Published: Jan 1988
| ||Format||Pages||Price|| |
|PDF (804K)||39||$25||  ADD TO CART|
|Complete Source PDF (8.1M)||408||$87||  ADD TO CART|
Nearly four decades of research in bearing steel metallurgy and processing has resulted in improvements in bearing life by a factor of 100 over that obtained in the early 1940s. For critical applications such as aircraft, these improvements have resulted in longer-lived, more reliable commercial aircraft engines. Material factors such as hardness, retained austenite, grain size and carbide size, number, and area can influence rolling-element fatigue life. Bearing steel processing such as double-vacuum melting can have a greater effect on bearing life than material chemistry. The selection and specification of a bearing steel is dependent on the integration of all these considerations into the bearing design and application. The paper reviews rolling-element fatigue data and analysis, which can enable the engineer or metallurgist to select a rolling-element bearing steel for critical applications where long life is required.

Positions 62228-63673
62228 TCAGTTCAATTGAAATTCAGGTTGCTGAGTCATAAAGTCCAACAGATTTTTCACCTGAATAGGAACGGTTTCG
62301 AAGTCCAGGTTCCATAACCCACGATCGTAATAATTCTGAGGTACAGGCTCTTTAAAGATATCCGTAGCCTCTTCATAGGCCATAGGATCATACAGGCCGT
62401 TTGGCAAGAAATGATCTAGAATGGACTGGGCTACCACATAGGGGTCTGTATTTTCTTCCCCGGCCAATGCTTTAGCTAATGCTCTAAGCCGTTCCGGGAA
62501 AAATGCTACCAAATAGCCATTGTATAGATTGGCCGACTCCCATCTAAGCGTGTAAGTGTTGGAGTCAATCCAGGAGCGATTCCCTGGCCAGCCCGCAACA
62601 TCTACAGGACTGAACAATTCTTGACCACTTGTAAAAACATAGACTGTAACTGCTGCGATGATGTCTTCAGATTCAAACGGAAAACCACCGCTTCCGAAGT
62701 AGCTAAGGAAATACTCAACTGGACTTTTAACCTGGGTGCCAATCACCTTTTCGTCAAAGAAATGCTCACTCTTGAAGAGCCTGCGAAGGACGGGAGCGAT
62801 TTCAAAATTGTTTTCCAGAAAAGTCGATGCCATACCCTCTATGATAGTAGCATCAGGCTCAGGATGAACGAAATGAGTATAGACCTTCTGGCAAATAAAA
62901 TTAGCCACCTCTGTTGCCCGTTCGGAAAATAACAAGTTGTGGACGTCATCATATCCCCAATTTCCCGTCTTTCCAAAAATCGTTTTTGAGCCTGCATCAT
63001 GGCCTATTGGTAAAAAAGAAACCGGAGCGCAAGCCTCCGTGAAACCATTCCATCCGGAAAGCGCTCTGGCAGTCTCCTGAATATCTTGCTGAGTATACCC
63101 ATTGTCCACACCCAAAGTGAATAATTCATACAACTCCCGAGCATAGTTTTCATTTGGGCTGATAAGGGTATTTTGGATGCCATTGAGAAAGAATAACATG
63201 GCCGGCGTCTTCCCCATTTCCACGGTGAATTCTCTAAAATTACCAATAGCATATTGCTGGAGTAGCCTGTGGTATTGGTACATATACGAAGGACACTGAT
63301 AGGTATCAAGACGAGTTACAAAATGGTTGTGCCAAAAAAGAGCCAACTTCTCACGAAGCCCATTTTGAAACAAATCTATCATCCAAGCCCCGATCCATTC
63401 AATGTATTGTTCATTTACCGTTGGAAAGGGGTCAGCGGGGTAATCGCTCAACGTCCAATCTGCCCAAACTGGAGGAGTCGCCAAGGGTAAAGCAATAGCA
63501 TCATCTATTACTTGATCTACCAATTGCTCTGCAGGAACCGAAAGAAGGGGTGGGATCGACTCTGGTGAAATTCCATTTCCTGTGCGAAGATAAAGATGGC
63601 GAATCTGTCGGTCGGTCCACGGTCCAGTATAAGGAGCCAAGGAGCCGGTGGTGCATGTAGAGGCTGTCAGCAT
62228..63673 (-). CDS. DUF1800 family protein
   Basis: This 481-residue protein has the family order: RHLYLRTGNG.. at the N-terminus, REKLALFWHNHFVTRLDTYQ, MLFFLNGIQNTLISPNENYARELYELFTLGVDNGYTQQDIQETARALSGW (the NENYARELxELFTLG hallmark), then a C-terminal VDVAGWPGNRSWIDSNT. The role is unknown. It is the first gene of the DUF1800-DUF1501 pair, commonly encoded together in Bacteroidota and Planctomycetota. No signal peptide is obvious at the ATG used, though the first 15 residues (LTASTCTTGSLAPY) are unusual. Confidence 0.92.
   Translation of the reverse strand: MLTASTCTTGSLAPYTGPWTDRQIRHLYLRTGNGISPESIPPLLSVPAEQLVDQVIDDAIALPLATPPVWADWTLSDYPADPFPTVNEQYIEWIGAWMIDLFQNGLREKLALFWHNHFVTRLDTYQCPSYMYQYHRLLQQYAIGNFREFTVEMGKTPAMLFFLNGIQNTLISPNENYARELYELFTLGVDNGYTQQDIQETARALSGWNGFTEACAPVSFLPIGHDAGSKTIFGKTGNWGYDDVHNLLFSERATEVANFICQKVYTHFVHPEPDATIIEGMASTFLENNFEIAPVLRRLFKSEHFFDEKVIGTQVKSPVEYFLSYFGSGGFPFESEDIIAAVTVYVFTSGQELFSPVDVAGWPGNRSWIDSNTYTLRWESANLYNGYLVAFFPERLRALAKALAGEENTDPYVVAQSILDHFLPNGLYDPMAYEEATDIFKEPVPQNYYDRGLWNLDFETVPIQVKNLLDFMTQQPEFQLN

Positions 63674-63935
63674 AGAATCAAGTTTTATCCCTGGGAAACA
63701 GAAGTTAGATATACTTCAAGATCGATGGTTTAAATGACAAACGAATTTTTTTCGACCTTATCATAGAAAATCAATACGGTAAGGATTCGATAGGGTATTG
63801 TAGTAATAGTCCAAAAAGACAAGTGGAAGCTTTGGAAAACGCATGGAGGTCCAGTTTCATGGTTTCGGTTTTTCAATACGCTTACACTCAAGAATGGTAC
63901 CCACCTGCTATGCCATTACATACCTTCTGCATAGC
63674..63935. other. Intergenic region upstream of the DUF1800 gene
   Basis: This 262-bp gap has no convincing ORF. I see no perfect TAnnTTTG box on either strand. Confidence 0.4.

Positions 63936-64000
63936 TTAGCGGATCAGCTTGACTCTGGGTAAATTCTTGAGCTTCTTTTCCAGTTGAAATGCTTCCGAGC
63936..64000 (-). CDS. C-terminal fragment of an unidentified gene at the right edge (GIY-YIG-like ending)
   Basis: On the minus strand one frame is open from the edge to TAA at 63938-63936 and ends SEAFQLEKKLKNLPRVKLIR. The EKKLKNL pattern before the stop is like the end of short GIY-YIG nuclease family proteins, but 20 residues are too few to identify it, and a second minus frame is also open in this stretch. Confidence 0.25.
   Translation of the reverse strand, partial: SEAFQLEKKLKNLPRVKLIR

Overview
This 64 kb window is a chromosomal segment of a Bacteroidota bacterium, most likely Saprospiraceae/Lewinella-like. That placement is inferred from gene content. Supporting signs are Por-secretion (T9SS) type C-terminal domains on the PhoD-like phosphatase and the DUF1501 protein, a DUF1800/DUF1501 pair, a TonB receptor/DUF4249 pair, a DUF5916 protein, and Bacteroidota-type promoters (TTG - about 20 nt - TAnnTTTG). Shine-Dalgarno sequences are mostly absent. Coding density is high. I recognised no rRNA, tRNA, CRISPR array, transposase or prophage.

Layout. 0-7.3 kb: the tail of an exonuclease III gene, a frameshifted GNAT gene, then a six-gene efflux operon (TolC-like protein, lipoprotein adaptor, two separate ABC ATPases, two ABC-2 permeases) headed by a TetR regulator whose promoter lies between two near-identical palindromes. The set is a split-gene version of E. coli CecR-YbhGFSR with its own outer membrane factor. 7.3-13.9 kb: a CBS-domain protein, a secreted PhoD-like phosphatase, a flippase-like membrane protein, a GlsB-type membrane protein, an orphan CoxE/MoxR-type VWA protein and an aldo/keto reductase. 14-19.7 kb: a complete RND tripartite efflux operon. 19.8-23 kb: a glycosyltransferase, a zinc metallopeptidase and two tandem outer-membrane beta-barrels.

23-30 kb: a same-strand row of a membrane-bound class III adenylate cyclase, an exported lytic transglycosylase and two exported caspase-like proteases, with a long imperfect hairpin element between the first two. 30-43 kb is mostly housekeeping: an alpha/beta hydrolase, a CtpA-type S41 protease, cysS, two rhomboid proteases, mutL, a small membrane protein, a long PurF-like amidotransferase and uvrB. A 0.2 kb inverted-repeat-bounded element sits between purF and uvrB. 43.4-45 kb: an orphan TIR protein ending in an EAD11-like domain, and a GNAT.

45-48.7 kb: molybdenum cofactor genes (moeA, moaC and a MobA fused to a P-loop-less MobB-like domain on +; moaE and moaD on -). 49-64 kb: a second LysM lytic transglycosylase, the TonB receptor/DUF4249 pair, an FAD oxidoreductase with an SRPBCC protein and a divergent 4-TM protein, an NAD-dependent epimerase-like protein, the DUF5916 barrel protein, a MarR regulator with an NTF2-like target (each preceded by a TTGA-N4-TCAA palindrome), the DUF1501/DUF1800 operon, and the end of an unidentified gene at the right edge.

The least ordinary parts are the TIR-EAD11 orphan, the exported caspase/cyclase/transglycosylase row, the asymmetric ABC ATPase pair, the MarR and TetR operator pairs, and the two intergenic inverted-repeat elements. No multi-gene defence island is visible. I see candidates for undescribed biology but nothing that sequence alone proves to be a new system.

bearing steel, carbide, fatigue, grain, hardness, lubricant, retained austenite, rolling element, vacuum
Chief engineer for structures, National Aeronautics and Space Administration, Lewis Research Center, Cleveland, OH